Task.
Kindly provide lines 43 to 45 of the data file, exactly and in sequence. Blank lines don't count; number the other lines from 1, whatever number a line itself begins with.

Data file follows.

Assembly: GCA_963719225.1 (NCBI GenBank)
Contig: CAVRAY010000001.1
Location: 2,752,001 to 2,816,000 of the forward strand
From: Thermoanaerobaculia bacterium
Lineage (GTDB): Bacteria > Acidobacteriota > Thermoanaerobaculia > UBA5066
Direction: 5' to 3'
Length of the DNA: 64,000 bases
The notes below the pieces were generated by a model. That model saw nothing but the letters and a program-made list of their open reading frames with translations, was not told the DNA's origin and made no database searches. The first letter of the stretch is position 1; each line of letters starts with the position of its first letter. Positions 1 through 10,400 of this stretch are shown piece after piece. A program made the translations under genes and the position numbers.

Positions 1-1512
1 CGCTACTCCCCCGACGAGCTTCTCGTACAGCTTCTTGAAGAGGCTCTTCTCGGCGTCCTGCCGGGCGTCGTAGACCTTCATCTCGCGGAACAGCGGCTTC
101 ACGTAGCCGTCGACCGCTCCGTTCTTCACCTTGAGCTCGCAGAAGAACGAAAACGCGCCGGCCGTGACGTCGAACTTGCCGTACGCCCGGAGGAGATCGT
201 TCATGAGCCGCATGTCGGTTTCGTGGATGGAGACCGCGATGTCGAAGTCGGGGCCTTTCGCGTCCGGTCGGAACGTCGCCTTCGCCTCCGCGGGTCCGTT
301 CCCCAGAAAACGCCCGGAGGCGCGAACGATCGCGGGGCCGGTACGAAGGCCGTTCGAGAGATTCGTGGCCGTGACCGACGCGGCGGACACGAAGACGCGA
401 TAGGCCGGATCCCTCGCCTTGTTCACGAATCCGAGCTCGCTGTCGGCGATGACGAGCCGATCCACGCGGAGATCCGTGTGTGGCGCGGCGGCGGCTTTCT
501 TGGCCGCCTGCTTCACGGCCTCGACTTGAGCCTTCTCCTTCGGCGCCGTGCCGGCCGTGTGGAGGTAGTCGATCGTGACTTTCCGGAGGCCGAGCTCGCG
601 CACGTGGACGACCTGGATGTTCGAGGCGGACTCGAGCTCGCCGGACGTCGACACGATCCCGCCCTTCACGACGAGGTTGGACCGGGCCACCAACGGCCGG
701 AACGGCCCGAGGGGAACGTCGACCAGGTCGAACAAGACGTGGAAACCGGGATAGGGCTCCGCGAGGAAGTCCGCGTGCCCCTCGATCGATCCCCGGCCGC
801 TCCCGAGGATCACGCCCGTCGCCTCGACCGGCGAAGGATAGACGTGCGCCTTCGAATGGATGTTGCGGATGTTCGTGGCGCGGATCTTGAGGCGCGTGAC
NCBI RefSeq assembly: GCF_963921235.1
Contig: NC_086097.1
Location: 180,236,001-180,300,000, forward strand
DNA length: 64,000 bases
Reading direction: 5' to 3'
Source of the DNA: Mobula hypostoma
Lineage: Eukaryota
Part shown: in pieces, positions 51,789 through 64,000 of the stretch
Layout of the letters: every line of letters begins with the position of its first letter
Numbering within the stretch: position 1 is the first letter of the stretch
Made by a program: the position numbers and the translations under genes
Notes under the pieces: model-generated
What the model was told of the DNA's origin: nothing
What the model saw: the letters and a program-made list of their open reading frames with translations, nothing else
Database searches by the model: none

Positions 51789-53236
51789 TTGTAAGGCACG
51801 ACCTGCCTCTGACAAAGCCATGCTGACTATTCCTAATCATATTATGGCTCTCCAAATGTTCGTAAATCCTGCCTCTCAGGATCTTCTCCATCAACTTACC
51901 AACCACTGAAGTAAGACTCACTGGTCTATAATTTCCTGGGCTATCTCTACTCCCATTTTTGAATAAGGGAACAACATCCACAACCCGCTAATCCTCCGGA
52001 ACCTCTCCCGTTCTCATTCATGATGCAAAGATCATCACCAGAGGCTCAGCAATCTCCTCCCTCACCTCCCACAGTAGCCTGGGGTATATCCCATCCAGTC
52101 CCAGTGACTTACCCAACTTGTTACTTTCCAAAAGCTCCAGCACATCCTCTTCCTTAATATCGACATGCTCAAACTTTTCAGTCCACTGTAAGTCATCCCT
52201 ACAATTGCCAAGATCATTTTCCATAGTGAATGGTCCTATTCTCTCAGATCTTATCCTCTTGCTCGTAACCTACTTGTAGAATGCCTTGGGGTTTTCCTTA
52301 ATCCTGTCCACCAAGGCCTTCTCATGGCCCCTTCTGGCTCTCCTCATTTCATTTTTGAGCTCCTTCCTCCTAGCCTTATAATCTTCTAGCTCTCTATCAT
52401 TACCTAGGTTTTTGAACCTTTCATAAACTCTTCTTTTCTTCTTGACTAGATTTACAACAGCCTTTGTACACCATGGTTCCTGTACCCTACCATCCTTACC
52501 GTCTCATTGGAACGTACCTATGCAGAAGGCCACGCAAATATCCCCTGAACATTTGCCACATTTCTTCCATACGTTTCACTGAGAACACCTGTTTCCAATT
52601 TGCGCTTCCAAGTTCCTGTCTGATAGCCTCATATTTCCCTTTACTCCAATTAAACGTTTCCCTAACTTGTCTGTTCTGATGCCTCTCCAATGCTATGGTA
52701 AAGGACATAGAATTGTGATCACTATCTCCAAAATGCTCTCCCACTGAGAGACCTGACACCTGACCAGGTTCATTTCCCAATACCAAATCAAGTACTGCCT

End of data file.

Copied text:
52501 GTCTCATTGGAACGTACCTATGCAGAAGGCCACGCAAATATCCCCTGAACATTTGCCACATTTCTTCCATACGTTTCACTGAGAACACCTGTTTCCAATT
52601 TGCGCTTCCAAGTTCCTGTCTGATAGCCTCATATTTCCCTTTACTCCAATTAAACGTTTCCCTAACTTGTCTGTTCTGATGCCTCTCCAATGCTATGGTA
52701 AAGGACATAGAATTGTGATCACTATCTCCAAAATGCTCTCCCACTGAGAGACCTGACACCTGACCAGGTTCATTTCCCAATACCAAATCAAGTACTGCCT